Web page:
Wood to supercapacitors

Sustainable highly conductive electrode materials from ultrathin carbon nanofiber aerogels derived from nanofibrillated cellulose.

nanowood, nanocarbon
Image: Wiley

Scientists in recent years have taken infest in making Carbon aerogels to use them within supercapacitor electrodes in electric cars and cell phones. Key necessities for supercapacitor anodes are an extensive surface area and conductivity, joined with a basic creation technique. Another developing issue in supercapacitor production – for the most part for cell phone and electric car innovations – is sustainability.

Now, Chinese scientists have now found a way to make these electrodes sustainably. Scientists have discovered a new way that allows them to create supercapacitor electrodes as carbon aerogels from cellulose nanofibrils, the abundant cell-wall material in wood.

The method is abundant, far less expensive, and sustainable source: wood pulp. Originally the main ingredient is not wood pulp, but nanocellulose present inside it.

Plant cell walls are stabilized by fibrous nanocellulose, and this extractable material has very recently stimulated substantial research and technological development. It forms a highly porous, but very stable transparent network, and, with the help of a recent technique–oxidation with a radical scavenger called TEMPO–it forms a microporous hydrogel of highly oriented cellulose nanofibrils with a uniform width and length.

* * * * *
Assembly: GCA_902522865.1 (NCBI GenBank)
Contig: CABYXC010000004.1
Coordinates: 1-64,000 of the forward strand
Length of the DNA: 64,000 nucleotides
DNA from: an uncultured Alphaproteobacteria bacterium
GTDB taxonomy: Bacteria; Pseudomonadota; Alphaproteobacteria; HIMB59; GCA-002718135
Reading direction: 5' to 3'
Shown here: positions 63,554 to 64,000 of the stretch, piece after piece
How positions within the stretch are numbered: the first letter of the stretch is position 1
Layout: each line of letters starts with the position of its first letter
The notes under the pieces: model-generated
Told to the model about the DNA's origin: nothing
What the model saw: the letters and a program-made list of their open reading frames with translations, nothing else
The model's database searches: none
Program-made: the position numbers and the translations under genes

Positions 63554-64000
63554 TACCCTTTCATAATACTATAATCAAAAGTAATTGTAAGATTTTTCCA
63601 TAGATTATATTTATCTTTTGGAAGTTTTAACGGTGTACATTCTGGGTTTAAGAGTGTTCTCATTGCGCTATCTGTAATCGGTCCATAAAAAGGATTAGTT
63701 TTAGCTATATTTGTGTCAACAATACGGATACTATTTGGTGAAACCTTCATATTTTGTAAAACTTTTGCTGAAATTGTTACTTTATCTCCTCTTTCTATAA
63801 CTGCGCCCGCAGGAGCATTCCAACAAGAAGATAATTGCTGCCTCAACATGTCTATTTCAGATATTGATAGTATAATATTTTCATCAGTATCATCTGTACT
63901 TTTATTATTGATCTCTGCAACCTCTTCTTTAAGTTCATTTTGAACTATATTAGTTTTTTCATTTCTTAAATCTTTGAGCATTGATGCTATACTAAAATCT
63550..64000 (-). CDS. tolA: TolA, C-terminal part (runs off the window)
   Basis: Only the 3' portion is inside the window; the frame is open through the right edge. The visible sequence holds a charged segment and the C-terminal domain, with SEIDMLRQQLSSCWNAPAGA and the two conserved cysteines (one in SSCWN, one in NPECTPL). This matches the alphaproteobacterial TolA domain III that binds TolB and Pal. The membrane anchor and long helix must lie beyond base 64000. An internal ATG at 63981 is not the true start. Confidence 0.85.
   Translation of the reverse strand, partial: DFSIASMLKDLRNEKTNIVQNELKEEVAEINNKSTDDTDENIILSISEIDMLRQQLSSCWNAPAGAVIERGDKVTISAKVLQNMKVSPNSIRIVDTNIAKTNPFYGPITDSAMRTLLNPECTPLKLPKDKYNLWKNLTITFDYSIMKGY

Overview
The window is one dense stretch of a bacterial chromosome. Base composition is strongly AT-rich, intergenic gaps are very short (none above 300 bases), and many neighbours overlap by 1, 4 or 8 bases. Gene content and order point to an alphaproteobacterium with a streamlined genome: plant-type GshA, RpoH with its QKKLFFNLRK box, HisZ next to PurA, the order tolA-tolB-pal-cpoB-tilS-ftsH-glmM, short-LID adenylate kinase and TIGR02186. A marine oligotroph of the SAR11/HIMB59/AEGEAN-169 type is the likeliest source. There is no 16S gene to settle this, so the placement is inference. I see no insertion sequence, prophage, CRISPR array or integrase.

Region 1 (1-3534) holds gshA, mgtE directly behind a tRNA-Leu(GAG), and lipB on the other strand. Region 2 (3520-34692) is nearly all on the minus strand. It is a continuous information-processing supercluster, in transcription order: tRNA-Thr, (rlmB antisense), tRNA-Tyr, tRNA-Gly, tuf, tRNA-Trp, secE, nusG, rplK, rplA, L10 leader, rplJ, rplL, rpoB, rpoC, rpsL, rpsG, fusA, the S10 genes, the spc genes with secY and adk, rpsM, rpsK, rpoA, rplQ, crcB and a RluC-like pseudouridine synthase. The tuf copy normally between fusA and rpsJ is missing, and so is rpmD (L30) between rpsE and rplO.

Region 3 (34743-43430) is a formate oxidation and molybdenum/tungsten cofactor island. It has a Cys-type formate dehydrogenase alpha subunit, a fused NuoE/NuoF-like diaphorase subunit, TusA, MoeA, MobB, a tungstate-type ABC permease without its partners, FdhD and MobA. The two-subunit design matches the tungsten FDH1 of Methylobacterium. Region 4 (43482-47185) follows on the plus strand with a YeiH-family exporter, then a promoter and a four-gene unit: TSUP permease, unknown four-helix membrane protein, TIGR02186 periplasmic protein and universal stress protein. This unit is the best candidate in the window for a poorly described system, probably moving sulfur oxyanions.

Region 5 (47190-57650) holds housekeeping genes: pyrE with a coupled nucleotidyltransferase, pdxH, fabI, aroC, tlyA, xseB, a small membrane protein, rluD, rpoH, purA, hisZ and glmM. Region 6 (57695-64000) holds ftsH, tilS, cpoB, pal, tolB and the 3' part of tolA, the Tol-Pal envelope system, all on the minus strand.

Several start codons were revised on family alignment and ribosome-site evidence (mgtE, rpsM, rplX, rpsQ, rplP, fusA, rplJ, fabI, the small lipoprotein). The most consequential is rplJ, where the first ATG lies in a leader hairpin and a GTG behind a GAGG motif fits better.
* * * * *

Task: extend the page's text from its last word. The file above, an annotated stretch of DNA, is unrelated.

Scientists attempted pyrolysis of supercritically or freeze-dried nanofibrillated cellulose hydrogel.

Scientists noted, “As it turns out, the method was not as straightforward as expected because ice crystal formation and insufficient dehydration hampered carbonization, according to the authors. Here, a trick helped. The scientists pyrolyzed the dried gel in the presence of the organic acid catalyst para-toluenesulfonic acid. The catalyst lowered the decomposition temperature and yielded a “mechanically stable and porous three-dimensional nanofibrous network” featuring a “large specific surface area and high electrical conductivity.”

During experiments, scientists found that their wood-derived carbon aerogel worked well as a binder-free electrode for supercapacitor applications. The material displayed electrochemical properties comparable to commercial electrodes. The method is an interesting and innovative way in which to fabricate sustainable materials suitable for use in high-performance electronic devices.

The study reported in the journal Angewandte Chemie.